Five Questions (or so) With Harry’s
- by Matthew Brodsky
Don’t look now, but an entrepreneur alum returned to campus to give of his time and expertise to current students. In this case, Jeff Raider, WG’10, co-founder of the men’s grooming retailer Harry’s, was holed up most of the day on the fourth floor of Vance Hall on Feb. 4 participating in the Entrepreneur-in-Residence program organized by Wharton Entrepreneurship. But Raider, and colleague and fellow grad Jason Semine, L’10, WG’10, took a break among the half-hour meetings with student startup dreamers to have lunch with the Penn Founders’ Club.
What follows is a terse, if not snappy, recap of the hour-long, mostly Q&A meet-up between the Harry’s guys and the pizza-eating students packing the Huntsman Hall lecture room—with the students asking the questions (paraphrased here) and the entrepreneurs responding.
Q: Why the barbershop [Harry’s Corner Shop, an actual, operating shop at 64 MacDougal Street in NYC]?
A: Originally, according to Raider, they thought of the barbershop in Chelsea as a pop-up shop, but soon realized there was no better way to learn firsthand what their customers like and don’t like (as well as learn from the barbers too). So the barbershop is there to stay, if not be replicated elsewhere. An interesting tidbit shared by Semine [Harry’s head of retail] is that Harry’s creative agency partner found the current corner location when Harry’s was one month off the ground and knew it was perfect for what they were looking to do.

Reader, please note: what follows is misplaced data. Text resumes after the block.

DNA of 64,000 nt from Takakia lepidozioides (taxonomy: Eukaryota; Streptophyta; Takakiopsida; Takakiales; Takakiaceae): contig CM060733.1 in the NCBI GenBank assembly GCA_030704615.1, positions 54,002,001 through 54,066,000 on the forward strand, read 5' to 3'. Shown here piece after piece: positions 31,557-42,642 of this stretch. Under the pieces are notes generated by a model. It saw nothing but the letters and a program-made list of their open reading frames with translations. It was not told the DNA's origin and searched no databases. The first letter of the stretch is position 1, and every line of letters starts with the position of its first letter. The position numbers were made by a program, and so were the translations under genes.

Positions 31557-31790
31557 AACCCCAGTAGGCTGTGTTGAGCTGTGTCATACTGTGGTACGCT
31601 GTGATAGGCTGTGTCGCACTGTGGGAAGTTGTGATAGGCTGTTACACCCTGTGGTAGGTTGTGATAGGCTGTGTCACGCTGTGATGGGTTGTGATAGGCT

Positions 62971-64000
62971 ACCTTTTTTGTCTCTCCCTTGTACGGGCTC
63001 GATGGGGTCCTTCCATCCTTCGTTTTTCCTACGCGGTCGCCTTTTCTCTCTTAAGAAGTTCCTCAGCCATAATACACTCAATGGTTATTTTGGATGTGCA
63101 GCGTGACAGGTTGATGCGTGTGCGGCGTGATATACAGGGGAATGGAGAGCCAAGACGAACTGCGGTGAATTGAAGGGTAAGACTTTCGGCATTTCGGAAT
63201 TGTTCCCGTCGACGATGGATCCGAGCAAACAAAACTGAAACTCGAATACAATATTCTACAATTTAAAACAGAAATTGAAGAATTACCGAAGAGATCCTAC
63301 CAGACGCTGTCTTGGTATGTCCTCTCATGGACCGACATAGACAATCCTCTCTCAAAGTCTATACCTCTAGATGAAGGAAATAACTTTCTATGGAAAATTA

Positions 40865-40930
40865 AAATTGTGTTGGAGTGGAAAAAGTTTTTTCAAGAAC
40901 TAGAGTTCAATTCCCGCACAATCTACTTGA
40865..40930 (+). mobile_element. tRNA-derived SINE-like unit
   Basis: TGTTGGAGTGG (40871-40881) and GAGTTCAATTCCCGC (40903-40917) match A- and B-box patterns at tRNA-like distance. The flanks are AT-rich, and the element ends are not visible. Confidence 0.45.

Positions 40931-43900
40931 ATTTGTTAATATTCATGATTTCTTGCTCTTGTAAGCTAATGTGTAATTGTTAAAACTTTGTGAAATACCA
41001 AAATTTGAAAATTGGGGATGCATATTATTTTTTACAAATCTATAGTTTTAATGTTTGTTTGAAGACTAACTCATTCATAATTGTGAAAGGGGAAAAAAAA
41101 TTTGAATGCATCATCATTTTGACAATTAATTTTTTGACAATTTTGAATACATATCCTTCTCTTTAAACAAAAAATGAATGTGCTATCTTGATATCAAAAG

Q: How do you suppose to enter a men’s shaving market with reusable products where two megaplayers dominate a world moving ever-more toward disposables?
A: The global market for razors is about a $15 billion market—within which there is plenty of room for a direct-to-consumer company that listens and responds to its clientele’s needs.
“If we take 10 percent of this market, we’ll be a massive company,” Raider said.
Q: Why buy a $100 million German razor company? [Harry’s bought Feintechnik, the factory that had been its razor supplier, in January.]
A: Controlling its supply of razors removes Harry’s greatest operational risk. Plus, the German company’s existing, profitable European operations can provide cash flow.
Q: What’s in it for Feintechnik?
A: A man named Mr. Becker runs the factory. “Everybody calls him Mr. Becker,” said Raider. Even Raider, Becker and company see Harry’s as unleashing a pent-up creative capacity in their firm.
Q: How do you come up with these names [first Warby Parker, then Harry’s]?
A: Raider ascribes their success to a three-part naming exercise:
1. Come up with a list of names and run them by friends, family and colleagues. Which names resonate?
2. Ask them why one name resonates more than another. What did they associate with the names?
3. See which ones stick. Days later, which names can’t they get out of their heads?
One of the general lessons gleaned from my day with Harry’s is that entrepreneurs should be prepared for the rigors of product testing. Raider recommended no one ever testing as many different razor blades as he did on his face. And it sounds like the Harry’s men essentially lost control over their own hair styles for the weeks that they were testing barbers for Harry’s Corner Shop.